It had started as a cupboard in an attic, all those years ago. Just a few silly trinkets, really. Childish adventures for children.
The evidence grew as they did. Literally. Now there was a dinosaur skull in the spare bedroom. Dash laughed, remembering how they took the door off the hinges to get it in there. Getting it up the stairs had been hard enough, but at the same time fun, as Simon screeched "PIVOT!!!" at the top of his lungs, quoting a line from a sitcom they'd watched two days earlier.
Dash's laugh faded, as did his smile. The skull was thick with dust in that funky old room and they'd lost Simon 23 years ago. He was never supposed to be the first to go, especially to something as fucking normal as angina. They'd battled old gods. They were supposed to have hearts as strong as oxen, all three of them.
A planchette squeaked as Dash trundled it along the arm of his chair. An old tartan blanket was tucked around his legs, keeping the draft from his knees. Sometimes when he picked at the wool, he found minute curls of moss and he would wonder whether it had spontaneously sprouted from within the weave, or if it was a relic from the picnic they had had one warm spring morning by the river. They'd watched kelpies, he and Marshall, as they wallowed in the loamy bank; hypnotic and magnificent and deadly. Dash had tossed one an apple and after they moved on Marshall took the plaster cast of a horseshoe that now sat above the fireplace.
It was black, the planchette. A traditional heart shape with a circular cut-out near the front. There was the ivory shape of a rabbit skull with winding antelope antlers painted on it. Dash didn't know if it had always had that design or if Marshall had painted it himself.
Two toothbrushes on the shelf in the bathroom, one red, one dark blue. A bar of soap that smells of lavender, that smells of Marshall. A pot plant that flowers once a month, the flowers always different, always somehow indicative of the kind of creatures they were likely to meet that month. Venus fly traps, orchids, roses, that massive sunflower that one time that the Egyptian God Ra tried to ride his flaming chariot down from the sky. They were terrible at remembering to water it, but at least in the bathroom the humidity kept it thriving.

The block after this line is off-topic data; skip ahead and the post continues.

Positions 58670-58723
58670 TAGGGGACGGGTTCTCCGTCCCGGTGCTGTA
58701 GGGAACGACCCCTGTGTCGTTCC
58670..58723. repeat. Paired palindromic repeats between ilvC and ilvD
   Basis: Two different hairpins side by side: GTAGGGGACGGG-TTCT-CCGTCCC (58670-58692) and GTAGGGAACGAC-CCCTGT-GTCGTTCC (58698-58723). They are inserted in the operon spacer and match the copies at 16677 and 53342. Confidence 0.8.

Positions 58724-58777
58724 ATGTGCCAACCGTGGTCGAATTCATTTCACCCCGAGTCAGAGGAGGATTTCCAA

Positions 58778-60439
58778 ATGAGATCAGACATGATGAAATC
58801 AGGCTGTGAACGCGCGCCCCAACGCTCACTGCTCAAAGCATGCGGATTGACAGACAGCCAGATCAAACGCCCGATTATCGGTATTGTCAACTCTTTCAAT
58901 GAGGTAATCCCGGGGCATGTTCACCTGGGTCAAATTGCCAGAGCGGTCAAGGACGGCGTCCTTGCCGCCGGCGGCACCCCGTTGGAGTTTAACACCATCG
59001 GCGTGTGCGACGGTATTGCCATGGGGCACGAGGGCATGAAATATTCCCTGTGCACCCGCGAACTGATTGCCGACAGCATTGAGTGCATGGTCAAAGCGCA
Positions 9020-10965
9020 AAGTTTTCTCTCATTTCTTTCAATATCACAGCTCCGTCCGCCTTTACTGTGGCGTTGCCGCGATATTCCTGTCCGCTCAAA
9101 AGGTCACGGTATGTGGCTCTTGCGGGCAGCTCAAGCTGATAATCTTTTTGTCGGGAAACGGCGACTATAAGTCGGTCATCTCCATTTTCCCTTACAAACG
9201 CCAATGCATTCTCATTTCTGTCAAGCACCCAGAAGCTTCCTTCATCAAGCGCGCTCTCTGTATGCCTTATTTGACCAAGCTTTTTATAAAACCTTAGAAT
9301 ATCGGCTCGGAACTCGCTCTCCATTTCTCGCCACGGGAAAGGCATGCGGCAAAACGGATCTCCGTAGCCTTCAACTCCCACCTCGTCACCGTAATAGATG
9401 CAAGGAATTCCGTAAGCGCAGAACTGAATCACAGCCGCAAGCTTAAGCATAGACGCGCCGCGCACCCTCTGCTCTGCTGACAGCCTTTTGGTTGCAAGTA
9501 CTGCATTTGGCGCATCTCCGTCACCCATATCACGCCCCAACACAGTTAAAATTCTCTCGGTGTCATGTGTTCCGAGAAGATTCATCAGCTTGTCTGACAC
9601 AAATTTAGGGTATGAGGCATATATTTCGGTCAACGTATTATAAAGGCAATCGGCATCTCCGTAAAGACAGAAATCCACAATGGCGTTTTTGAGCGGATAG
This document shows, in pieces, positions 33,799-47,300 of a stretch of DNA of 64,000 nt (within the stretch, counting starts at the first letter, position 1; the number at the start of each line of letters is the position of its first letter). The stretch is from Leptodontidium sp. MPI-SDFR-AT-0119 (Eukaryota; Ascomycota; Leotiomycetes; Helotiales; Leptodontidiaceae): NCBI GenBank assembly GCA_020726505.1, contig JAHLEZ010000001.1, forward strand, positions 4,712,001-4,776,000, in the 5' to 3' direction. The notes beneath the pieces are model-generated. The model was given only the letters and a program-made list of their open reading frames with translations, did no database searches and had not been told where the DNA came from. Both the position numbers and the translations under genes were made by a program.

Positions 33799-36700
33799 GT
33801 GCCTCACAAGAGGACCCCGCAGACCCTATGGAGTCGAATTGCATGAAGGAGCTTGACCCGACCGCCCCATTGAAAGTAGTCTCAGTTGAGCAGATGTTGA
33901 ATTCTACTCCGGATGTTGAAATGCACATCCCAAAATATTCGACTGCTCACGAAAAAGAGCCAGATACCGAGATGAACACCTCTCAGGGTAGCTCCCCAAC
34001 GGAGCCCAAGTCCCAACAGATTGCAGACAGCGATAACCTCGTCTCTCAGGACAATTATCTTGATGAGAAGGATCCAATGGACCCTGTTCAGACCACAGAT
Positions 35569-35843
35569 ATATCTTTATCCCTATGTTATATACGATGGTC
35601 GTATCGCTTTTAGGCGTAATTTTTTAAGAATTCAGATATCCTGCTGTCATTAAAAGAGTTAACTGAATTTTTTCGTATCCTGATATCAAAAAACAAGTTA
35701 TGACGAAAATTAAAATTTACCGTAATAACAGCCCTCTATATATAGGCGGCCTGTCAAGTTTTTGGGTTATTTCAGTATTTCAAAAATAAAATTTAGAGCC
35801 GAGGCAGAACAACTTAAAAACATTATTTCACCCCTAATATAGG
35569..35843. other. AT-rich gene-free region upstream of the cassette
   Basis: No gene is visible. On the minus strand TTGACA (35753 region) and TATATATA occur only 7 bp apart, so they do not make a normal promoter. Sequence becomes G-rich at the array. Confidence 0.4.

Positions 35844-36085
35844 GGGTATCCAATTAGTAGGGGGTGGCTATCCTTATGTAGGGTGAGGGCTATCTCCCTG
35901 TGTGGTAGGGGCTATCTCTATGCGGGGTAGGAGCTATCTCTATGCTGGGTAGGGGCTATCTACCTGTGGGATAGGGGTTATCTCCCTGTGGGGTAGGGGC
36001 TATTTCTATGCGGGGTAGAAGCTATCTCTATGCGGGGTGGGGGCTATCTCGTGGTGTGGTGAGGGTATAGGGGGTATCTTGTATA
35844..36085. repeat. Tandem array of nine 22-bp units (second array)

Dash never liked the Ouija boards. Marshall kept them like most couples kept boring board games to bring out at parties once everyone is drunk enough to think that Twister is a good idea. A whole stack in one of the living room dressers, each with a history and an exorcism story. He never thought that Marshall was dumb enough to use them.
But then there had been a Simon shaped hole in their life. They took in his cat, his dog, his beloved lagomorph. But they weren't their owner.
He'd walked in on Marshall in the early hours one morning, when the house was quiet and he'd thought Dash was sleeping. He was hutched over the board, guilt making his spine curve in a manner that it just kept on bending in, in the following years. He looked stricken. Shadows hollowed his cheeks and eyes.
He'd wanted to talk to Simon, he had said. That was all.
The cat, the dog, even the rabbit were long gone now. All buried in the backyard. Antlers and all.
With a heavy breath, Dash pushed back the blanket. He gripped the planchette hard as he made his slow way through to his workroom. Past the newspaper clippings, framed on the wall. Past the white peacock feather ward. The edge of the pallet dug into his hand.
DVDs and recording equipment lined the back wall, outdated technology that even he barely had time for any more. Unseeing camera lenses watched as Dash sat down at this work bench and painted over the jackalope skull in a wash of black. He drummed his fingers on the bench waiting for the paint to dry.
His fingers shook as he began the line work. His hands always shook these days. Slowly and as precisely as he could, he began to paint the white shape of a key on the planchette.
It had only been three days, but he needed to talk to Marshall again.